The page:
Year-End Tax Planning Ideas for Individuals

Higher-income earners must be wary of the 3.8% surtax on certain unearned income.  The surtax is 3.8% of the lesser of:  (1) net investment income (NII), or (2) the excess of modified adjusted gross income (MAGI) over a threshold amount ($250,000 for joint filers or surviving spouses, $125,000 for a married individual filing a separate return, and $200,000 in any other case).  As year-end nears, a taxpayer’s approach to minimizing or eliminating the 3.8% surtax will depend on their estimated MAGI and NII for the year.  Some taxpayers should consider ways to minimize (e.g., through deferral) additional NII for the balance of the year; others should try to reduce MAGI other than NII, and still other individuals will need to consider ways to minimize both NII and other types of MAGI.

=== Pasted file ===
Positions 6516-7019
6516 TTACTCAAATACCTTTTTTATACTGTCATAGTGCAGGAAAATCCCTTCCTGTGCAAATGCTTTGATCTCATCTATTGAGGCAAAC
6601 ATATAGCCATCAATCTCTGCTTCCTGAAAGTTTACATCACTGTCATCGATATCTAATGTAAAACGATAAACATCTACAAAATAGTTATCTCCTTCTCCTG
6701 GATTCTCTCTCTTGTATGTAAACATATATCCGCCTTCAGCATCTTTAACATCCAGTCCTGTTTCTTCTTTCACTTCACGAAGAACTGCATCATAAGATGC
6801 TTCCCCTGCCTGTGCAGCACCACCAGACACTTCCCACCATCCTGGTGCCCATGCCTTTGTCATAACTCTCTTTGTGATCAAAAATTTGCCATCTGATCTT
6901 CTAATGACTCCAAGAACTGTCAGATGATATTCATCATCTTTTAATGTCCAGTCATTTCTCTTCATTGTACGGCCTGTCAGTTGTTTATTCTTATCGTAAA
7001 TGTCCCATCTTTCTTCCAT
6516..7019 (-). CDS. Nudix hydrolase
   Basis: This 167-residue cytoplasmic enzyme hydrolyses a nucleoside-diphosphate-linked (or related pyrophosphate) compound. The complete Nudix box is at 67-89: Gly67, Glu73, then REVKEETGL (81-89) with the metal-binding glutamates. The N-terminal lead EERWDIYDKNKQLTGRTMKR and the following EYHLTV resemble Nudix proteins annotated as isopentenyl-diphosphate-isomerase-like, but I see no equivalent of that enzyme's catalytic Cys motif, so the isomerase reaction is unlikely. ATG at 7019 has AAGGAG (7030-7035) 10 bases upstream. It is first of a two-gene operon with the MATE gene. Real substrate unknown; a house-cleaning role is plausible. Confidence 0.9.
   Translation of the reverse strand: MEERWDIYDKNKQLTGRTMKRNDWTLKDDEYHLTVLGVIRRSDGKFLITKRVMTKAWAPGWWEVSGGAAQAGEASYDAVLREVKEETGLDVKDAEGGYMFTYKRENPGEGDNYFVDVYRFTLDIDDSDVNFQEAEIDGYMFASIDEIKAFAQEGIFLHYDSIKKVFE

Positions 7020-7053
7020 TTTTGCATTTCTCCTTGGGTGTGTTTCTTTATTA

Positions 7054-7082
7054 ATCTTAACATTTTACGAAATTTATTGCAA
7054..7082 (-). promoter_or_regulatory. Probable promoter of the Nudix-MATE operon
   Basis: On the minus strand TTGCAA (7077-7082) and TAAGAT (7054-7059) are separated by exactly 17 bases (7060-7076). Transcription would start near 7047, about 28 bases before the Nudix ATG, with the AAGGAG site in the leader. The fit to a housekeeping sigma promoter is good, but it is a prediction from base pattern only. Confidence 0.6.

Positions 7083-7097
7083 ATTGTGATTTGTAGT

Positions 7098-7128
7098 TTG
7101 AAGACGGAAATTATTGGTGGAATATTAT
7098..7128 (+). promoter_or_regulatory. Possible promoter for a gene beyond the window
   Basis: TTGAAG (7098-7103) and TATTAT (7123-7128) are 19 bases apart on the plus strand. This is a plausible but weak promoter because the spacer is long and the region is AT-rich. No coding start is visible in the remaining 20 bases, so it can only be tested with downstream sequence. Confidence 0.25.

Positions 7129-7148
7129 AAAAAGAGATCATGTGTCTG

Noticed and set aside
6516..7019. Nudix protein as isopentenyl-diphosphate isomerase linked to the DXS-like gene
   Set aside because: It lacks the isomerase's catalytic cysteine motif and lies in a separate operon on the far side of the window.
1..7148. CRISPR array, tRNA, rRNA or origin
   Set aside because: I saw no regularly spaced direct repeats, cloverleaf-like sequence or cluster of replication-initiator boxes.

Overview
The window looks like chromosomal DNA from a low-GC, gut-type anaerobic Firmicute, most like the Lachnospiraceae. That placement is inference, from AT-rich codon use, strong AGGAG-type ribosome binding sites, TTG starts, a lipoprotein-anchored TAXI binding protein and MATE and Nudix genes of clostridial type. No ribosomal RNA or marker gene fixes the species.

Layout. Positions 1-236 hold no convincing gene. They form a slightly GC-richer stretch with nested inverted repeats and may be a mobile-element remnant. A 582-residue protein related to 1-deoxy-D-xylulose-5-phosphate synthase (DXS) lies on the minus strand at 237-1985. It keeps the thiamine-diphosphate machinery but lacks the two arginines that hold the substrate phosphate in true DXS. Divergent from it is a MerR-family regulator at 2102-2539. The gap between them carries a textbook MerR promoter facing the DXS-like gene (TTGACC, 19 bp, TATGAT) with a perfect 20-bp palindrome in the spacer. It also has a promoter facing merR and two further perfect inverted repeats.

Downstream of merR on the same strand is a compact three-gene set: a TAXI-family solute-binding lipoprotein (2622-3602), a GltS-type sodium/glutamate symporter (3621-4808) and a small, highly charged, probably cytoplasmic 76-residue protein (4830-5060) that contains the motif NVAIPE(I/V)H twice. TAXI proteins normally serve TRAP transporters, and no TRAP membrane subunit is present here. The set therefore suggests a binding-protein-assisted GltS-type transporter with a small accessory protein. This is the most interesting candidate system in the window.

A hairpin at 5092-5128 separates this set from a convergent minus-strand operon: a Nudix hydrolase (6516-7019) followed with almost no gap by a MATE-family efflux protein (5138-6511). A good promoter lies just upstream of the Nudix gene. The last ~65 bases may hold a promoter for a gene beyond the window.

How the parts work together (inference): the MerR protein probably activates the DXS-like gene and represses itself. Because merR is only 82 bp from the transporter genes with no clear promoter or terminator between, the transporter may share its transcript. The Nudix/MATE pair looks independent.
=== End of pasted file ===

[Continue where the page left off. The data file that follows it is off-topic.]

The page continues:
Long-term capital gain from sales of assets held for over one year is taxed at 0%, 15% or 20%, depending on the taxpayer’s taxable income.  If you hold long-term appreciated-in-value assets, consider selling enough of them to generate long-term capital gains that can be sheltered by the 0% rate. The 0% rate generally applies to the excess of long-term capital gain over any short-term capital loss to the extent that, when added to regular taxable income, it is not more than the maximum zero rate amount (e.g., $80,000 for a married couple).  Additionally, if you expect to have the 0% rate bracket apply to long-term capital gains you took earlier this year, then additional capital loss harvesting may not yield a benefit this year.